We're unable to sign you in at this time. Please try again in a few minutes.
We were able to sign you in, but your subscription(s) could not be found. Please try again in a few minutes.
There may be a problem with your account. Please contact the AMA Service Center to resolve this issue.
Contact the AMA Service Center:
Telephone: 1 (800) 262-2350 or 1 (312) 670-7827  *   Email: subscriptions@jamanetwork.com
Error Message ......
Article |

Psychosocial Interventions for Patients With Coronary Artery Disease A Meta-analysis

Wolfgang Linden, PhD; Carmen Stossel; Jeffrey Maurice
Arch Intern Med. 1996;156(7):745-752. doi:10.1001/archinte.1996.00440070065008.
Text Size: A A A
Published online


Background:  Narrative review strategies and meta-analyses have shown that drug treatment and exercise rehabilitation regimens can reduce psychological distress and postmyocardial infarction mortality and recurrence.

Objective:  To question whether the addition of psychosocial interventions improves the outcome of a standard rehabilitation regimen for patients with coronary artery disease.

Methods:  We performed a statistical meta-analysis of 23 randomized controlled trials that evaluated the additional impact of psychosocial treatment of rehabilitation from documented coronary artery disease. Anxiety, depression, biological risk factors, mortality, and recurrence of cardiac events were the clinical end points that were studied. Mortality data were available from 12 studies, and recurrence data were available from 10 of the 23 studies.

Results:  The studies had evaluated 2024 patients who received psychosocial treatment vs 1156 control subjects. The psychosocially treated patients showed greater reductions in psychological distress, systolic blood pressure, heart rate, and cholesterol level (with effect size differences of 0.34, -0.24, -0.38, and -1.54, respectively). Patients who did not receive psychosocial treatment showed greater mortality and cardiac recurrence rates during the first 2 years of follow-up with log-adjusted odds ratios of 1.70 for mortality (95% confidence interval [CI], 1.09 to 2.64) and 1.84 for recurrence (CI, 1.12 to 2.99).

Conclusions:  The addition of psychosocial treatments to standard cardiac rehabilitation regimens reduces mortality and morbidity, psychological distress, and some biological risk factors. The benefits were clearly evident during the first 2 years and were weaker thereafter. At the clinical level, it is recommended to include routinely psychosocial treatment components in cardiac rehabilitation. The findings also suggest an urgent need to identify the specific, most effective types of psychosocial interventions via controlled research.(Arch Intern Med. 1996;156:745-752)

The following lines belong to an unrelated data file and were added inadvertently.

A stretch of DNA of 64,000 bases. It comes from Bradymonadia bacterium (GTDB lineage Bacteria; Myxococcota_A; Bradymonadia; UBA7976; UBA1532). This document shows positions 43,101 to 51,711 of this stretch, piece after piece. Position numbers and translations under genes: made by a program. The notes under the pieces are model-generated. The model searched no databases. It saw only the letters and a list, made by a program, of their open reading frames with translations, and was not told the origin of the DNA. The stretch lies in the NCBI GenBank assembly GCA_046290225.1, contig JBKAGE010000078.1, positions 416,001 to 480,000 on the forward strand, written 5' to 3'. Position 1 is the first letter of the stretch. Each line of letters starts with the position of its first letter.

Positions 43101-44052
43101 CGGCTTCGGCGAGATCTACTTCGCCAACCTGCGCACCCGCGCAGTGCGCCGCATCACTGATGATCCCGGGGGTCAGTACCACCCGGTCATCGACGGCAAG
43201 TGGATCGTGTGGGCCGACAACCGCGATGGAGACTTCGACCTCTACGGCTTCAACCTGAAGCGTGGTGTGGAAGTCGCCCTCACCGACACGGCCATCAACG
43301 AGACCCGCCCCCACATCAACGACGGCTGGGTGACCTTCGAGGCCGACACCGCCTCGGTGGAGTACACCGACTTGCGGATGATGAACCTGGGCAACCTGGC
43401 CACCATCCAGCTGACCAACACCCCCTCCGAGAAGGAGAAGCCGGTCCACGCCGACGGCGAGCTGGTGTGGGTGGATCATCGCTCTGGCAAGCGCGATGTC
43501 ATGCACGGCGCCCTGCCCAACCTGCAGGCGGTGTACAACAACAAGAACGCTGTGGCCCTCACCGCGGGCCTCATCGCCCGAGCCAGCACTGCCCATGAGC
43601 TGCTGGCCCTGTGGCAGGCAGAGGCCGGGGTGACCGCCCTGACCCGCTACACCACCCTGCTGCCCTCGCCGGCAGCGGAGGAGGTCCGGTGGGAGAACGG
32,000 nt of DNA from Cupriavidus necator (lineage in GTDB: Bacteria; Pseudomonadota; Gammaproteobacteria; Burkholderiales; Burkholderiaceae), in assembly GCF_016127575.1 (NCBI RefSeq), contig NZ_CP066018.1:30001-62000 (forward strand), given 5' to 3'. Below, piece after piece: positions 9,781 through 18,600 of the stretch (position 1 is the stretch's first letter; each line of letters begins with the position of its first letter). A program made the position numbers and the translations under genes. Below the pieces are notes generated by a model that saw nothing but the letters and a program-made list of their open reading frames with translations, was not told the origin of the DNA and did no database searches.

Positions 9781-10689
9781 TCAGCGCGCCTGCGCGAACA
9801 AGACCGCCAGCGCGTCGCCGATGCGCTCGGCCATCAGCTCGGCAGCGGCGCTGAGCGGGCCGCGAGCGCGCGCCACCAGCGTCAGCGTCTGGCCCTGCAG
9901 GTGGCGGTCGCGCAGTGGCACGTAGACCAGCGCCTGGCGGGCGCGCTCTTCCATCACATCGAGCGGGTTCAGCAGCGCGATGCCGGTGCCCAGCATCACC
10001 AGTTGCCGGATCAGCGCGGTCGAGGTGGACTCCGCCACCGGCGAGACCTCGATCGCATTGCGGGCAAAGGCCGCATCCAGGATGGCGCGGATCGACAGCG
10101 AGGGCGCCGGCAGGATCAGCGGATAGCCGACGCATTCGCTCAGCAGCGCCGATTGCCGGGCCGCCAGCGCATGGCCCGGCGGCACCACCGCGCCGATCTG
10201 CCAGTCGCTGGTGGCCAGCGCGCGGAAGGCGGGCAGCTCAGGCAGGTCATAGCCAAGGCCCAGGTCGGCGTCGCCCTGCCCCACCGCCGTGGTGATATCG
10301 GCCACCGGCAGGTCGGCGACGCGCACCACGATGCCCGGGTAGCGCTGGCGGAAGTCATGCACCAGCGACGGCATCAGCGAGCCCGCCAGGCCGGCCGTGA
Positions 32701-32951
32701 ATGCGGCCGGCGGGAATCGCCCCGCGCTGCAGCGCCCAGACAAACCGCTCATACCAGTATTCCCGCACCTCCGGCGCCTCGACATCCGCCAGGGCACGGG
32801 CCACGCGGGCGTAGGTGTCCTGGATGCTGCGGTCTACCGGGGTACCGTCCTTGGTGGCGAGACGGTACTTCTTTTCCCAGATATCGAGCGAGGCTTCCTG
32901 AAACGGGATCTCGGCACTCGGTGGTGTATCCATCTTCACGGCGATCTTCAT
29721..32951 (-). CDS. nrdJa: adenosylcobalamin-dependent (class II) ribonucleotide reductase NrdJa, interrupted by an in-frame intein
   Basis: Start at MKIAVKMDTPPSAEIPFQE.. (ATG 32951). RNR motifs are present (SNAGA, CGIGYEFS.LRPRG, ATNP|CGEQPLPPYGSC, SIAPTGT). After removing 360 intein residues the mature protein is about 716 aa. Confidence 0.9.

Sign in

Purchase Options

• Buy this article
• Subscribe to the journal
• Rent this article ?





Also Meets CME requirements for:
Browse CME for all U.S. States
Accreditation Information
The American Medical Association is accredited by the Accreditation Council for Continuing Medical Education to provide continuing medical education for physicians. The AMA designates this journal-based CME activity for a maximum of 1 AMA PRA Category 1 CreditTM per course. Physicians should claim only the credit commensurate with the extent of their participation in the activity. Physicians who complete the CME course and score at least 80% correct on the quiz are eligible for AMA PRA Category 1 CreditTM.
Note: You must get at least of the answers correct to pass this quiz.
Please click the checkbox indicating that you have read the full article in order to submit your answers.
Your answers have been saved for later.
You have not filled in all the answers to complete this quiz
The following questions were not answered:
Sorry, you have unsuccessfully completed this CME quiz with a score of
The following questions were not answered correctly:
Commitment to Change (optional):
Indicate what change(s) you will implement in your practice, if any, based on this CME course.
Your quiz results:
The filled radio buttons indicate your responses. The preferred responses are highlighted
For CME Course: A Proposed Model for Initial Assessment and Management of Acute Heart Failure Syndromes
Indicate what changes(s) you will implement in your practice, if any, based on this CME course.


Some tools below are only available to our subscribers or users with an online account.

305 Citations

Sign in

Purchase Options

• Buy this article
• Subscribe to the journal
• Rent this article ?

Related Content

Customize your page view by dragging & repositioning the boxes below.